In itself, two strangled women in the same town and time period will have the police thinking of a very possible connection, m ind you! But it is not conclusive as such.

Now, let´s take any of the inclusions from my three-victim comparison Chapman-Kelly-Jackson!
Let´s say that the two women found strangled both had had rings taken from their fingers. What do you think that would mean to the police?

Of course, we can offer the explanation that both killers were also robbers, and that would go some way to explain things.

Now, let´s instead say that the two women found strangled had had part of their right buttocks cut away. Same thing, the police would go Wow! - and we could come up with at least some sort of explanation. Perhaps. Not that I know what it would look like, but anyway.

Or let´s say that the two strangled women had both had their uteri stolen from their bodies. Does anybody at all think that the police would NOT work from the idea of a common killer if that was the case? And still, we can offer some sort of explanation, of course, not least if one of the women was pregnant!

Taken one and one, alternative explanations may be tempting to serve.

But taken together? No way!

If the police finds two strangled women with stolen rings, cut off nosetips, taken uteri, opened abdomens, missing hearts and lungs, missing abdominal walls, part of the buttocks removed - the they will inevitably believe in one killer only. Moreover, they will be right.

And if one of the women was also dismembered? Well, then they will say "He dismemered this one", not "There are two killers on the prowl".

The sheer amount of very odd similarities clinches that.
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  #3406  
Old 04-24-2018, 11:15 PM
Debra A Debra A is offline
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I made my reply to Trevor last night via email as he sent me Dr Biggs reply the same way before he posted it to the boards.

I pointed out exactly the same things that Fisherman just has; that Dr Biggs is basically saying that it would be difficult to tell which cuts were made for practical reasons and which could be regarded as mutilation for 'fun.' but that cutting away flaps of flesh from the abdomen would constitute unnecessary cutting for no practical reason, other than the perpetrator thought that necessary to access the abdomen..

Regarding the removal of the limbs through the joints; I think Dr Biggs made a good point that removal through the joints would have been the quicker alternative in the LVP without the aid of power saws to cut directly through the bone and so may have been more common.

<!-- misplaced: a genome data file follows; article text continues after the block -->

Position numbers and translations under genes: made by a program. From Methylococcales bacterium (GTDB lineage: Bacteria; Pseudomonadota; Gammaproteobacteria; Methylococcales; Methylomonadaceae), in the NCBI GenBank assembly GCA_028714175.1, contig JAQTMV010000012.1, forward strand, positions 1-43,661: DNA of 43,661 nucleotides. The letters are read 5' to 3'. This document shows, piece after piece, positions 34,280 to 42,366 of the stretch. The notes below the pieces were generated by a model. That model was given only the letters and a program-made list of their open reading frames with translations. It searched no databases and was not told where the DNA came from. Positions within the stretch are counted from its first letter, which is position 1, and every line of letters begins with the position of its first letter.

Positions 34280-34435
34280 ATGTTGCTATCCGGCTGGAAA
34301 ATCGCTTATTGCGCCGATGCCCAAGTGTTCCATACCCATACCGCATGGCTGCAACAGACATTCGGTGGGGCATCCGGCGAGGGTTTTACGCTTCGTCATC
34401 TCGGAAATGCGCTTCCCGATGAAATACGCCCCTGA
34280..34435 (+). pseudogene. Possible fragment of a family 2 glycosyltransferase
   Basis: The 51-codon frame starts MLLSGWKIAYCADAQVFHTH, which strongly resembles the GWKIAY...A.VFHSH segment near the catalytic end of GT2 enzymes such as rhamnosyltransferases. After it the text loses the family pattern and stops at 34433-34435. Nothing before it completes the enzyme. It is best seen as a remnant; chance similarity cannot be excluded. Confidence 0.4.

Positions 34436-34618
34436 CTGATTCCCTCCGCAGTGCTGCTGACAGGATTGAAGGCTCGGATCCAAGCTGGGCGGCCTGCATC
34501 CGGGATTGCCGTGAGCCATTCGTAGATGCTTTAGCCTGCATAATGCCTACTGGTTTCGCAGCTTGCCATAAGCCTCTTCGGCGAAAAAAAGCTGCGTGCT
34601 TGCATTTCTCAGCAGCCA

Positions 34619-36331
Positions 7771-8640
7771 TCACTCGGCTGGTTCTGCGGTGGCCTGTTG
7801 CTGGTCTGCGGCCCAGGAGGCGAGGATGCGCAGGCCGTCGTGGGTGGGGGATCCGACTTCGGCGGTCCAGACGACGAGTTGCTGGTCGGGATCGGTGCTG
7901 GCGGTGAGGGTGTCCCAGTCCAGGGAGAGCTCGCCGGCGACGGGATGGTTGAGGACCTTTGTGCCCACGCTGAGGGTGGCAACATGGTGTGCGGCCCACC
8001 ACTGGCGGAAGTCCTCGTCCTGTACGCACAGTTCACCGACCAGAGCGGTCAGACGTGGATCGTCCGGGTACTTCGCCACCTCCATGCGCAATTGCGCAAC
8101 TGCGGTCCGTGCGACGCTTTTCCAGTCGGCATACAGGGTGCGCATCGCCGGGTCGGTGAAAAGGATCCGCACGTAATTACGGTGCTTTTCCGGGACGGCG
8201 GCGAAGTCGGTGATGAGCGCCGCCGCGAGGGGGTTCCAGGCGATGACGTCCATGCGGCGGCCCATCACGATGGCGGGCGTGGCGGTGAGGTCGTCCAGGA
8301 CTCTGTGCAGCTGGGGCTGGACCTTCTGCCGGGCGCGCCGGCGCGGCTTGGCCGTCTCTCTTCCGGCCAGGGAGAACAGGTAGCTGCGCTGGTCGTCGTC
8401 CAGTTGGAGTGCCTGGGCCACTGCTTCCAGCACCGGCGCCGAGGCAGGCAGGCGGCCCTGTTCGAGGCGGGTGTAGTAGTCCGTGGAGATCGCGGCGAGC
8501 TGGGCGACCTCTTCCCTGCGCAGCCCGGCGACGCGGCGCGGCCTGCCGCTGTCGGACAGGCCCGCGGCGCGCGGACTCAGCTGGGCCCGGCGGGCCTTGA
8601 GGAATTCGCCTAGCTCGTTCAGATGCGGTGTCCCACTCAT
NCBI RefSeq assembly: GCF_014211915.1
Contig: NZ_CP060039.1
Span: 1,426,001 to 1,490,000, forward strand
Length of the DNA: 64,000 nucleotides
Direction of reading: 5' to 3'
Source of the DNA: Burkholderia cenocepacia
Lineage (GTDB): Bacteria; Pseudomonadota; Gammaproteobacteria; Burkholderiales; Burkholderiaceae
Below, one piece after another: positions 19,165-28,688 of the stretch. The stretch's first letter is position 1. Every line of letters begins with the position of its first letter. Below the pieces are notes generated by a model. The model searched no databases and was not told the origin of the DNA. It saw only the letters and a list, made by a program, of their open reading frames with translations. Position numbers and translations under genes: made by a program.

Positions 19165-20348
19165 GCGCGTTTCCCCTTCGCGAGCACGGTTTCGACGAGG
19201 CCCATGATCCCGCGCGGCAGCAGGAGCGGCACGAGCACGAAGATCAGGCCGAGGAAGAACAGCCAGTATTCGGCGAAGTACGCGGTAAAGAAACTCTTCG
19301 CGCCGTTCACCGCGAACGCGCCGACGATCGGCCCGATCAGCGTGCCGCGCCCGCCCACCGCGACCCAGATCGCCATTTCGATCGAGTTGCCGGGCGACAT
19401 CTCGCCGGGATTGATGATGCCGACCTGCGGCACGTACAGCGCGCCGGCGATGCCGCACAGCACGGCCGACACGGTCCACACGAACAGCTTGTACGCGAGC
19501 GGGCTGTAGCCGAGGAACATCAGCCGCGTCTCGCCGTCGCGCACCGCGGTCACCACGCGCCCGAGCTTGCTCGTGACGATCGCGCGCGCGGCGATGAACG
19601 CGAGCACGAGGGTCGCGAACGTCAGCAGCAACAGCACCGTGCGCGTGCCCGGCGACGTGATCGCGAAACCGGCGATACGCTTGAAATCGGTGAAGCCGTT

Nowadays removal of limbs through joints may be less common than sawing limbs off, so Dr Rutty's observation that limb removal through the joint may suggest someone accustomed to cutting up animals like a butcher makes sense in that context.

I have read chapters of the book Dr Biggs recommends. There is a chapter in there on the torso cases but the historian who wrote the summary of some of the cases didn't go in to very much details and didn't mention all the cases 87-89. He also used Mei Trow's book as a source.


Thanks Trevor and Dr Biggs.
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  #3407  
Old 04-24-2018, 11:25 PM
Debra A Debra A is offline
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Quote:
Originally Posted by Robert St Devil View Post
Hi Debs. I'm confused. About Elizabeth Jackson. When the report states that the left piece included the umbilicus, it's referring to Elizabeth's navel (or belly button), right? I'm trying to 'draw out' the shape of the flaps based on which portions of her body where reportedly attached to each side. And also-because if it is describing her navel, once again we have a killer who tends to skirt his cuts around the umbilicus/navel.
Hi Robert.
Jerry linked to a diagram he did on top of a diagram I made of the point of division of the skeleton. A few posts down from that I mention that the horizontal cuts to Elizabeth's abdomen started just above the navel on one side and below it on the other (basically following the line of the top of the uterus in a woman 24+ weeks advanced in pregnancy) this does seem to suggest that the initial mid line cut, if that's what there was, was cut around the navel, yes.
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  #3408  
Old 04-24-2018, 11:30 PM
Sam Flynn Sam Flynn is online now
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Re the removal of part of the flesh of the buttock, this coincided with the cutting of one of the strips of flesh from Jackson's abdomen, but in Kelly's case the damage was caused in conjunction with the cutting of a "saddle" of flesh starting with, and including, the flesh of the right thigh.
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  #3409  
Old 04-24-2018, 11:42 PM
Fisherman Fisherman is offline
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Quote:
Originally Posted by Sam Flynn View Post
Re the removal of part of the flesh of the buttock, this coincided with the cutting of one of the strips of flesh from Jackson's abdomen, but in Kelly's case the damage was caused in conjunction with the cutting of a "saddle" of flesh starting with, and including, the flesh of the right thigh.
Yes, that is correct - but we nevertheless have part of the buttock removed in two cases. And in both cases, there is no discernable reason to take the buttock part away - if he only wantes the thigh flesh in one case or the abdominal flap in the other, it remains that he ADDED part of the buttock in BOTH cases.

So a similarity. Again.
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  #3410  
Old 04-24-2018, 11:42 PM
Sam Flynn Sam Flynn is online now
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Quote:
Originally Posted by jerryd View Post
I tried to draw the flaps here, http://forum.casebook.org/showthread...s#po st434293 (post #1561) I may have gone a bit too high on the topside, but you can get the idea.
I thought you'd gone very high (and wide) on the top side, Jerry, hence my response:
Quote:
Originally Posted by Sam Flynn View Post
Pregnancy doesn't push the woman's navel up to the breastbone, and there's still the same distance from breastbone to belly-button, possibly a little more than usual, allowing for the swollen abdomen. If someone wanted to cut from just above the umbilicus, they'd still be a good 5 or 6 inches clear of the base of the sternum. If that's what happened in this case, it might explain why all the upper abdominal organs, excluding part of the stomach, remained inside the torso - in effect, the killer only emptied the "bottom half", conceivably to make sawing through the lumbar vertebræ a little less messy.

Edit: Come to think of it, clearing a path for the saw might have been one of the reasons, or perhaps the reason, why the killer decided to remove the baby.